I’m Not Scared, by Niccolo Ammaniti

** March Book of the Month**

I’ve reviewed  quite a few books on this site that I’ve enjoyed, and this month there have been two or three that I’ve really liked. But I loved Niccolo Ammaniti’s I’m Not Scared.

When I’m choosing some paperbacks to read (those good old three for two’s), I’ll usually pick two that I’ve heard about, ones that i might have read good reviews on.  Or they might be recommendations. Pretty standard really. But it’s the third book that I always spend more time on. I like to choose something I wouldn’t normally read. It has to be an author I’ve never heard of, or a genre I’m not especially familiar with. I root through the shelves for a title or a book cover (yes I judge by them) that strikes me.  And I’m Not Scared was one of these random choices that has happily turned out to be one of the best books I’ve read this year.

It’s a taught, tightly plotted thriller, set in the sweltering heat of a small Italian village, where dogs laze in the shade, the smell of ragu wafts through open doorways and the restless village children ride around on their bicycles getting up to mischief.

The story is narrated by nine year old Michele, who is a member of a little gang of kids who scuffle, dare each other, play practical jokes and ride through the lush, golden countryside, trying to keep themselves entertained in rural southern Italy.

Michele makes a shocking discovery during one of their adventures, which is the catalyst for a series of events that leaves an indelible mark on Michele, his family and the village.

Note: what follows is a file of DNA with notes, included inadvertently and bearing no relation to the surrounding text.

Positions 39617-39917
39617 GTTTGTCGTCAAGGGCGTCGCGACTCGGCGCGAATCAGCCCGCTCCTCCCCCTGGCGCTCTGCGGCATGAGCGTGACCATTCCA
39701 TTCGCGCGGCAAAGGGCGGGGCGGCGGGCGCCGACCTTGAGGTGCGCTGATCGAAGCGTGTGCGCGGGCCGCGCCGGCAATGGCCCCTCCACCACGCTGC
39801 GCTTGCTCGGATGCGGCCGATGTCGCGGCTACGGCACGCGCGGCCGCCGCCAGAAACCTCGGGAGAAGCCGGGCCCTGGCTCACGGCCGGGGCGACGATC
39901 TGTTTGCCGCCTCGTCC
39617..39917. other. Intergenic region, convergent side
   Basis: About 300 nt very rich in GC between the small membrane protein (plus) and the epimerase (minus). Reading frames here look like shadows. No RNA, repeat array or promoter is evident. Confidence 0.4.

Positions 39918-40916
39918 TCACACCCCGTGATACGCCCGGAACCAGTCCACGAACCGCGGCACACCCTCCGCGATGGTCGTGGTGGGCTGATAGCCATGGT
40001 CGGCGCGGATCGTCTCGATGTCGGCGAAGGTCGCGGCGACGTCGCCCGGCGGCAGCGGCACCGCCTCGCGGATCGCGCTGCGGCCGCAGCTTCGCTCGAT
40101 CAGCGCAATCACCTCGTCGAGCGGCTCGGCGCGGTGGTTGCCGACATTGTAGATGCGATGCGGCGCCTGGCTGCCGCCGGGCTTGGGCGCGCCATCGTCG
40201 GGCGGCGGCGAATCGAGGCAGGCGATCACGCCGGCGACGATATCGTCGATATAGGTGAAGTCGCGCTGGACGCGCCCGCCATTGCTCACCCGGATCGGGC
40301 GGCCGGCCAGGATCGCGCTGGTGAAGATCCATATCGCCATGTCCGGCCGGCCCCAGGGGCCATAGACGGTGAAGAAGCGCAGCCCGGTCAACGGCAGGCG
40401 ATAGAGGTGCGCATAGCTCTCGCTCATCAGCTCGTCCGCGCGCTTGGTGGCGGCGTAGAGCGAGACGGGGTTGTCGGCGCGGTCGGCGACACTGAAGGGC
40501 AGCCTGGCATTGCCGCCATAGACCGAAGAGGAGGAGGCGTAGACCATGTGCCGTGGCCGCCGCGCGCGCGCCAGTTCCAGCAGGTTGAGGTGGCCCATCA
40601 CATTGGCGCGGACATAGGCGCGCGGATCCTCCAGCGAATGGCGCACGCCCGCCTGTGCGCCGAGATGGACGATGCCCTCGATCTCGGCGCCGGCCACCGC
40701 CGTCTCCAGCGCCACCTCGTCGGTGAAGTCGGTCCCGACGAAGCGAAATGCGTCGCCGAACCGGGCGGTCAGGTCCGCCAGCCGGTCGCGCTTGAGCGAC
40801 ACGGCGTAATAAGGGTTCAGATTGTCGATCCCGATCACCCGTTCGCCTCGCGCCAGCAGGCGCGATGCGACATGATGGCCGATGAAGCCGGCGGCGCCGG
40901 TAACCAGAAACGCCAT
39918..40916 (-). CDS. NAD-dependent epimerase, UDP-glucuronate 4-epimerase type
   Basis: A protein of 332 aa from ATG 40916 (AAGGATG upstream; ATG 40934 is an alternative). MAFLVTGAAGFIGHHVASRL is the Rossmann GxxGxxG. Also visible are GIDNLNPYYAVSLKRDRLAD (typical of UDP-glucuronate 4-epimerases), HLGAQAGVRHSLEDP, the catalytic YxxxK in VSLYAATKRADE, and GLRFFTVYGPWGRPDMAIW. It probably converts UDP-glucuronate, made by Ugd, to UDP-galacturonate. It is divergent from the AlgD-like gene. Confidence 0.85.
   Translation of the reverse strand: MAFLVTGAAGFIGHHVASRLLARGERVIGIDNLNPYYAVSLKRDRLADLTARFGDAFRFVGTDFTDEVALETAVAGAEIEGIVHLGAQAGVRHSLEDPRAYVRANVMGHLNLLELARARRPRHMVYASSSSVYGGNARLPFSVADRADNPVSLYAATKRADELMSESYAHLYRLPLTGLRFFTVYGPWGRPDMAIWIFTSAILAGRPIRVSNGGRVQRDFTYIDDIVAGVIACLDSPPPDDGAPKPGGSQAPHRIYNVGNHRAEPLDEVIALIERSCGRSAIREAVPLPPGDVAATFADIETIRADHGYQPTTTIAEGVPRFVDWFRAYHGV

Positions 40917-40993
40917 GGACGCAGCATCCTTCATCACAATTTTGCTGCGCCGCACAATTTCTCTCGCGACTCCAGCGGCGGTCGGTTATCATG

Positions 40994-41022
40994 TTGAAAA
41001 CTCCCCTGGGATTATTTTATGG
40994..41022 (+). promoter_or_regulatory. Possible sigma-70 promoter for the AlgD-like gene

Ammaniti’s writing is so assured that he inhabits the nine year old Michele effortlessly. It never feels like he is feigning the thoughts of a young boy, nor is it ever condescending. It rings true with every sentence. And because of the strength of the narrative, the reader is put in a position of authority;  Ammaniti allows you to understand the full implications of what is happening before Michele does, making his slow realisation incredibly tense and riveting, as you urge him to put the puzzle together.

The writing style perfectly reflects the nine year old Michele’s view of the world; his awe with new experiences; his wild imagination controlling his fears and actions; the confusion and lack of understanding when confronted with adult behaviour.

The adults here have an intriguing presence in the book. To Michele, they are the people who shout and argue, who do things he cannot understand. But even as Michele is left bewildered by encounters with adults, the reader is able to glean little tit-bits of information that help piece together the mystery.

This is more than a mystery though. It is an amazing look at the impact our formative experiences have on us. How huge the world is, how frightening and confusing it can be.  It paints a fascinating picture of family life and the influence of adult behaviour on impressionable youths.

Without too much gushing- and for fear of giving away any plot details, I’ll end by saying this is a profound story, brilliantly written. It is such a great book that you’ll read it urgently to find out what happens, only to be sorry when it’s all over.

(The book is insistently filmic, so I was pleased to hear  Gabriele Salvatores, director of Mediterraneo, adapted it for the screen. Once I’ve tracked it down, I’ll post my review. Watch this space…)


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